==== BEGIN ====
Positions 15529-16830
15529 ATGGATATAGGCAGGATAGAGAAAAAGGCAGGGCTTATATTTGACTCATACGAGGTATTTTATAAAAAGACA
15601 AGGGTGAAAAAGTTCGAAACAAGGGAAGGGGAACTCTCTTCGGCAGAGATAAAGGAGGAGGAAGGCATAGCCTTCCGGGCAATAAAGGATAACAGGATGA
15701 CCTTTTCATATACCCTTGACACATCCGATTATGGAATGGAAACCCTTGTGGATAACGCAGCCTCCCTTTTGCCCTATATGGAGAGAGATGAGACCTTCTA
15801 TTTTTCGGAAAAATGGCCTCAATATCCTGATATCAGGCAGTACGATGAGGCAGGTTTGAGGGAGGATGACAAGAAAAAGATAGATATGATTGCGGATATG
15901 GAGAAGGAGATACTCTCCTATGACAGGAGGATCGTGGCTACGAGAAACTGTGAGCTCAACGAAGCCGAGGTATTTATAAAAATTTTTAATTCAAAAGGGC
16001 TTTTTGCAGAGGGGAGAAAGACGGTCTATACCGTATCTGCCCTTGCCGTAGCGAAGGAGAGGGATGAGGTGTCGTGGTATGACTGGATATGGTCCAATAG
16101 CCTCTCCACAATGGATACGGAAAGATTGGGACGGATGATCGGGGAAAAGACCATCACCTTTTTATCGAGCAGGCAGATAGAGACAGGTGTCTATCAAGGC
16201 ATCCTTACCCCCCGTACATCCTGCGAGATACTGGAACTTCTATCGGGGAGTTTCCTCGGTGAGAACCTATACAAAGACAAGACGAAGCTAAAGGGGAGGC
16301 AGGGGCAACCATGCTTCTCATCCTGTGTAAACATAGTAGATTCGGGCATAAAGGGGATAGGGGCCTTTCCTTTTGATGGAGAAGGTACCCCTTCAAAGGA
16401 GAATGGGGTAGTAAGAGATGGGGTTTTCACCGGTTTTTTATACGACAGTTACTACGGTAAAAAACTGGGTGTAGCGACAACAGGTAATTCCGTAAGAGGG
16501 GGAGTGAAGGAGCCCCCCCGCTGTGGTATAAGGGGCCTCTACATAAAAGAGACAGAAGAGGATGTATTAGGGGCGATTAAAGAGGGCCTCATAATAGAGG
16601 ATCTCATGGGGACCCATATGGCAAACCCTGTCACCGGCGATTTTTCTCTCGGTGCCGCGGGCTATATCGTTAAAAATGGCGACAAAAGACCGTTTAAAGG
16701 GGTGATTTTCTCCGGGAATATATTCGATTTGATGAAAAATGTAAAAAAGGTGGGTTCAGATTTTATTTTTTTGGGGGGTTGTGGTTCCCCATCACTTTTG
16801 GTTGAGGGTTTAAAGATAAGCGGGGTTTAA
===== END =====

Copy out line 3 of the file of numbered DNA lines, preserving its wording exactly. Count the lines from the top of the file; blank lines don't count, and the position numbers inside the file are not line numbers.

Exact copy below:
15601 AGGGTGAAAAAGTTCGAAACAAGGGAAGGGGAACTCTCTTCGGCAGAGATAAAGGAGGAGGAAGGCATAGCCTTCCGGGCAATAAAGGATAACAGGATGA